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Out now: Research Methods in Private International Law

The book Research Methods in International Private Law: A Handbook on Regulation, Research and Teaching has been published (Elgar, 2024). It is edited by Xandra Kramer and Laura Carballo Piñeiro. It includes 18 chapters, two of which are authored by other members of the Vici team, Carlota Ucín and Adriani Dori. Carlota’s chapter focuses on conflict of methods in private international law from a legal theory perspective and Adriani’s chapter on the methodological influence of European private international law on domestic legal systems. The book is part of the Handbook in the Research Methods of Law Series of Edward Elgar Publishing. It seeks to provide insights into the different methodological approaches to private international law from a regulatory approach and from a research and educational perspective. The book is divided in three parts focusing on (1) the classification of private international law as private law and its interaction with international public law and regulation; (2) inter- and multi-disciplinary approaches and research methods; and (3) how private international law helps to frame and address the critical debates of our time as well as the role of legal scholarship and education in shaping the future of private international law. The book will be launched and introduced in two webinars in September 2024.

Critical acclaims are available here.

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Published: March 2, 2020

In February, we hosted Anna Wysocka-Bar as a guest researcher at our team and Erasmus School of Law. Anna is a lecturer at Jagiellonian University (Poland) and an academic coordinator of a Jean Monnet Module 2019-2022 on European private international law. She holds PhD degree (the thesis on party autonomy in international succession law was successfully defended at Jagiellonian University, Poland) and an LLM in law and technology (Ottawa University, Canada).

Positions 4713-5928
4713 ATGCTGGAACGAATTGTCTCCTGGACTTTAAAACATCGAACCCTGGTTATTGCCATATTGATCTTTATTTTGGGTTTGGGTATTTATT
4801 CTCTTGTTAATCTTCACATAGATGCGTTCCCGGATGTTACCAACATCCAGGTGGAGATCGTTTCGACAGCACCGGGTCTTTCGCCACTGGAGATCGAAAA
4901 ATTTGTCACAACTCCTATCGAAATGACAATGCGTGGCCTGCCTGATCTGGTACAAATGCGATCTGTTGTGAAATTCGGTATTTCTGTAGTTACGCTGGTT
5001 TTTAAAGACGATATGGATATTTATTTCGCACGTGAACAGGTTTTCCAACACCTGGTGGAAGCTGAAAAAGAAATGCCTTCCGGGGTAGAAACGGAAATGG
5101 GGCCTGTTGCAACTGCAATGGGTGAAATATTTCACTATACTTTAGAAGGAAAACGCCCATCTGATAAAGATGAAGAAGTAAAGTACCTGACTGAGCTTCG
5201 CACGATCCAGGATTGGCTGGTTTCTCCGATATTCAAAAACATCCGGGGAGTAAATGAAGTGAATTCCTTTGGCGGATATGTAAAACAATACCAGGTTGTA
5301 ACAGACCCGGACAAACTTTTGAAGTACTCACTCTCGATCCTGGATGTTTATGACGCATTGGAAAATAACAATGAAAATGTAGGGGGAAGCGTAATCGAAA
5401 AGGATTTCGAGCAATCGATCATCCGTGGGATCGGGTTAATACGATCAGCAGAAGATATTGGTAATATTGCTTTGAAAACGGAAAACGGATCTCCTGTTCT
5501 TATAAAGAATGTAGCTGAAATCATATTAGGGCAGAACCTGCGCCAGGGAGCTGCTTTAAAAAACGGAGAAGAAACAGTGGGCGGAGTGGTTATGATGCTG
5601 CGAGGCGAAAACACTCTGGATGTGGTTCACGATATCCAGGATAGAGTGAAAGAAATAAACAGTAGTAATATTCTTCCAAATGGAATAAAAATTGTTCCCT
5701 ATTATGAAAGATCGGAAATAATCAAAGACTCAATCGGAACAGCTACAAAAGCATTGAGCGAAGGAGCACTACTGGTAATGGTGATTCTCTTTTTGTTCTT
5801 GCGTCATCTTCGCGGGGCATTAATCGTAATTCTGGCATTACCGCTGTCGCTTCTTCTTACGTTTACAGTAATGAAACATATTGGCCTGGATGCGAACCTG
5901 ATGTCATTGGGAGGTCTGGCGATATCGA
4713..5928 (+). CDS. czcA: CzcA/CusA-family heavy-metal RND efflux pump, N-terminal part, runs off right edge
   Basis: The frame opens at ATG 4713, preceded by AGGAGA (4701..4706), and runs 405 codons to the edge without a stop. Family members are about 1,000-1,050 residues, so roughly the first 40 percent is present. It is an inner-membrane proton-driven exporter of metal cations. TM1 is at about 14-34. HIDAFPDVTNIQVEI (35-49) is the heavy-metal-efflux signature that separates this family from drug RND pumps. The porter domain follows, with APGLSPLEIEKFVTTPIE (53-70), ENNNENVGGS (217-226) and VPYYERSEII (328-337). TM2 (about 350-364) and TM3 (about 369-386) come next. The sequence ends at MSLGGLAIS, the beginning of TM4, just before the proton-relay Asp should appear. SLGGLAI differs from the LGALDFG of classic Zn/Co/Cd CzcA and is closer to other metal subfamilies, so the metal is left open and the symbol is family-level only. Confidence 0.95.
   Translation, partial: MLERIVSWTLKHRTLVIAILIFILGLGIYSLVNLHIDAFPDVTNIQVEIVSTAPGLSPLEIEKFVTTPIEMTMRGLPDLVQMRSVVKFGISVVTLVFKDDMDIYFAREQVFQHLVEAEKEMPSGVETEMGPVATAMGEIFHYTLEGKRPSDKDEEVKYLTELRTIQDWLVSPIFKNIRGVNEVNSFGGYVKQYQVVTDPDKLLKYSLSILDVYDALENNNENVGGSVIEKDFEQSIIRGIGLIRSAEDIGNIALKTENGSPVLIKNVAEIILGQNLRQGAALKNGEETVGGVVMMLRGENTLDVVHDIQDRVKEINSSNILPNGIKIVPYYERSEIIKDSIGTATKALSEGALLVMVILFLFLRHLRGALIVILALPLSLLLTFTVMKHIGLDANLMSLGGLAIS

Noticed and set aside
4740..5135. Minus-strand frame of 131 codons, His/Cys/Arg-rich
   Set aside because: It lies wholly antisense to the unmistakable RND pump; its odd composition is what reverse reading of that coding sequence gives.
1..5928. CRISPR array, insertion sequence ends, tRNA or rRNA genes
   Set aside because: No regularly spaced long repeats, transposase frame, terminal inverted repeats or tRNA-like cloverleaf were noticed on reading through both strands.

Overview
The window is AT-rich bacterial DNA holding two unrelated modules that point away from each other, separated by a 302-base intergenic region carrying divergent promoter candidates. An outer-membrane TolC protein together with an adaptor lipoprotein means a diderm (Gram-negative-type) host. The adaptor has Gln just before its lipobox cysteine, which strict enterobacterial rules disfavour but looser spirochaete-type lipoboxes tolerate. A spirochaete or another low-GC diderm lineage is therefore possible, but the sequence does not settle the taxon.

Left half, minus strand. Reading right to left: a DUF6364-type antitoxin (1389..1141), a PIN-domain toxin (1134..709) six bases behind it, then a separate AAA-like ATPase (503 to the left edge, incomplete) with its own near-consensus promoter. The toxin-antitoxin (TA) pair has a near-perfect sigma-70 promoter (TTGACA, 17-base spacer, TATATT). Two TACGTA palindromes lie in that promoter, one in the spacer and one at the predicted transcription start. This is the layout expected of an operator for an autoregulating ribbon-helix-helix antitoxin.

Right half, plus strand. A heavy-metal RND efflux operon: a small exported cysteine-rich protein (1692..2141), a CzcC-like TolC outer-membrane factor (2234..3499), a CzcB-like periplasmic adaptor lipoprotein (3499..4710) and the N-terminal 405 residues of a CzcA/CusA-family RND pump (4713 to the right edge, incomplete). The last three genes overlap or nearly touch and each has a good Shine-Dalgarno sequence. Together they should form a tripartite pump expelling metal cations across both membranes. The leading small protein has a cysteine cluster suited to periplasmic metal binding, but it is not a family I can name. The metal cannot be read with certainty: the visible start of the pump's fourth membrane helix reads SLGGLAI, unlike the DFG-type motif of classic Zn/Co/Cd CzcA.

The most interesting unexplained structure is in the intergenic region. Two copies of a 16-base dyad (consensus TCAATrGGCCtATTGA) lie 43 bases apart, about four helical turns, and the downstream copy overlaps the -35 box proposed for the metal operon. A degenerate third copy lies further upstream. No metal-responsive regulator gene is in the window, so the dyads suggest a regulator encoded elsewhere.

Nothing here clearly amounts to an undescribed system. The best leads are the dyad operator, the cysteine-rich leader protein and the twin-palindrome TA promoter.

Anna reported: "I came to Rotterdam to kick-off my research on the interaction between EU private international law and unified transport law conventions. Within three weeks of my stay in the Netherlands, I profited greatly from the Sanders Law Library in Rotterdam and Peace Palace Library in the Hague, attended seminars and guest lectures, spotted best practices when observing how EU private international law is taught at Erasmus School of Law, and, last but not least, was given the opportunity to discuss my ideas with top experts from Erasmus University – the hub of international transport, trade and private international law in Europe. My stay in the Netherlands was possible thanks to the famous Dutch hospitality and a research grant from the Miniatura programme of the National Science Center (Poland)."